NDP Leadership Race: Who's In, Who's Out... And Who's On The Fence
UPDATE: Brian Topp has resigned as NDP party president and officially registered as a candidate, according to the NDP. A previous version of this story listed Topp as the current party president.
Despite only having two declared candidates, the NDP leadership race is heating up. A handful of MPs have dispatched supporters across the country to gauge support and get financial banking. Here's a look at who is in, who's out and who's contemplating a run.
BELOW: Vote, then see who is in, out or on the fence.
MP for Halifax since 2008
Leslie announced on her Facebook site Wednesday she would not run for the leadership.
“My decision not to present myself as a candidate for the leadership was entirely personal. It was a big decision that I took with my family, with my partner. I’m exciting to be a part of choosing the next leader. I’m excited by the campaigns that have already started, but I just decided that for me, it wasn’t something that I wanted for my own life,” she told reporters Wednesday afternoon.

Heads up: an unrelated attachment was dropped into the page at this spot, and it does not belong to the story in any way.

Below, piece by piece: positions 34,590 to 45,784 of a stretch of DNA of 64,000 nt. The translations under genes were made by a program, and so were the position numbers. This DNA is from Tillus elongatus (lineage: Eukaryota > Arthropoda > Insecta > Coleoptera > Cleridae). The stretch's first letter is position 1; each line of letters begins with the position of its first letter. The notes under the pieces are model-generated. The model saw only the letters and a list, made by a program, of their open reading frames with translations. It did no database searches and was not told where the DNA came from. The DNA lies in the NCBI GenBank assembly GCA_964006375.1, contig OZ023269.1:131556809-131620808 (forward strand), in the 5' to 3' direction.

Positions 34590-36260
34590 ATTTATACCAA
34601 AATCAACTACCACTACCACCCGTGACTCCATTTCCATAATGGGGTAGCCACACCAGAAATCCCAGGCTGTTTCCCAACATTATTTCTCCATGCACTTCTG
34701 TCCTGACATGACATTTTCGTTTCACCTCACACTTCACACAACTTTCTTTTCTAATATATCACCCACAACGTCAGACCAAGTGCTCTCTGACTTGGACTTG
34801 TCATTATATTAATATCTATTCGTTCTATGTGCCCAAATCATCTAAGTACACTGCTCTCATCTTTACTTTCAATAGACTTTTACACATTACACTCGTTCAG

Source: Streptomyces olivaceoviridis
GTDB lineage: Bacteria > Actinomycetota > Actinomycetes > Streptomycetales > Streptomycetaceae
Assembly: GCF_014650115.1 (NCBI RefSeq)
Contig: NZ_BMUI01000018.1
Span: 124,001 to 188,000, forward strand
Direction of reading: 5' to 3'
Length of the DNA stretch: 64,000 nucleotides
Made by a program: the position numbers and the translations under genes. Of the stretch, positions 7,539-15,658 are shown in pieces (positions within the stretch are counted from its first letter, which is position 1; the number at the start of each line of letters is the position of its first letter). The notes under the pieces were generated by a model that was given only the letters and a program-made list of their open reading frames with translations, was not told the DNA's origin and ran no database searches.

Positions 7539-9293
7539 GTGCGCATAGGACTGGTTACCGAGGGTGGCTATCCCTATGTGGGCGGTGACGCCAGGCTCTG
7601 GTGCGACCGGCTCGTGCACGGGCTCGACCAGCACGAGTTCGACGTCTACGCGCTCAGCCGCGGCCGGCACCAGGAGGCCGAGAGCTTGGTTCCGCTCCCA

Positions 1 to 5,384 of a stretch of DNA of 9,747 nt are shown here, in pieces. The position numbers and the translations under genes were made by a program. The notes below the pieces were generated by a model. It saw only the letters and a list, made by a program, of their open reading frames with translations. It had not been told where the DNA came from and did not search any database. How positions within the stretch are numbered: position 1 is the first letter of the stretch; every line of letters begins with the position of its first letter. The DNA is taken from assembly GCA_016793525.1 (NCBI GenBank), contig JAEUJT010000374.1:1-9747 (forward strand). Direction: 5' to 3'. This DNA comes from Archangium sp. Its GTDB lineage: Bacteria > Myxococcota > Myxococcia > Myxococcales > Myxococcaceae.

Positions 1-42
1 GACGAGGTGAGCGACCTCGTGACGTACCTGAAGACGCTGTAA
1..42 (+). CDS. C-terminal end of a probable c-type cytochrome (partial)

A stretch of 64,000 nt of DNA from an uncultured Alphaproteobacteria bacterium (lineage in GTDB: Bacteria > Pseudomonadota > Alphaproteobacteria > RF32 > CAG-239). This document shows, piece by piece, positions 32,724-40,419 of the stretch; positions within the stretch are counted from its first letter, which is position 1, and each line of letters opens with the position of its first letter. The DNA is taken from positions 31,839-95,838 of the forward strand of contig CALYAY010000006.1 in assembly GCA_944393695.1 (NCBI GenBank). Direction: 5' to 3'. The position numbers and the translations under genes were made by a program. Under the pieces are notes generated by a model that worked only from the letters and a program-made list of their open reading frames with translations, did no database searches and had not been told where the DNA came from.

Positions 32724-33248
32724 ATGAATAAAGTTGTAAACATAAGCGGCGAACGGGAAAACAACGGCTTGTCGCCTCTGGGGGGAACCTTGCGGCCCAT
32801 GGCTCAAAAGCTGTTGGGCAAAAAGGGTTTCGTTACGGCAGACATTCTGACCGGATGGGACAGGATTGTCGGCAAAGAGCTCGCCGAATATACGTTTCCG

The photogenic MP, however, didn’t rule out a future run at the leadership of the NDP.
“Life is big, life is very big. So who knows what the future holds, but I know it’s not right for me right now,” she said.
Leslie said she would “love” to see a woman candidate or a youth candidate but what was most important to her was that those values be embodied.
“I’m looking for a leader, a candidate who is a feminist, I’m looking for a candidate who is youthful. I think Jack Layton was both of those things and as we know, he wasn’t necessarily young or a woman,” she told reporters after Question Period.
MP for Vancouver East since 1997
Despite having cross-Canada support, Davies told Postmedia that she won’t run to replace Jack Layton because she doesn’t speak French.
“I really feel that it’s very important that the leader of the party be someone who can represent a bilingual country,” she is quoted telling the news organization.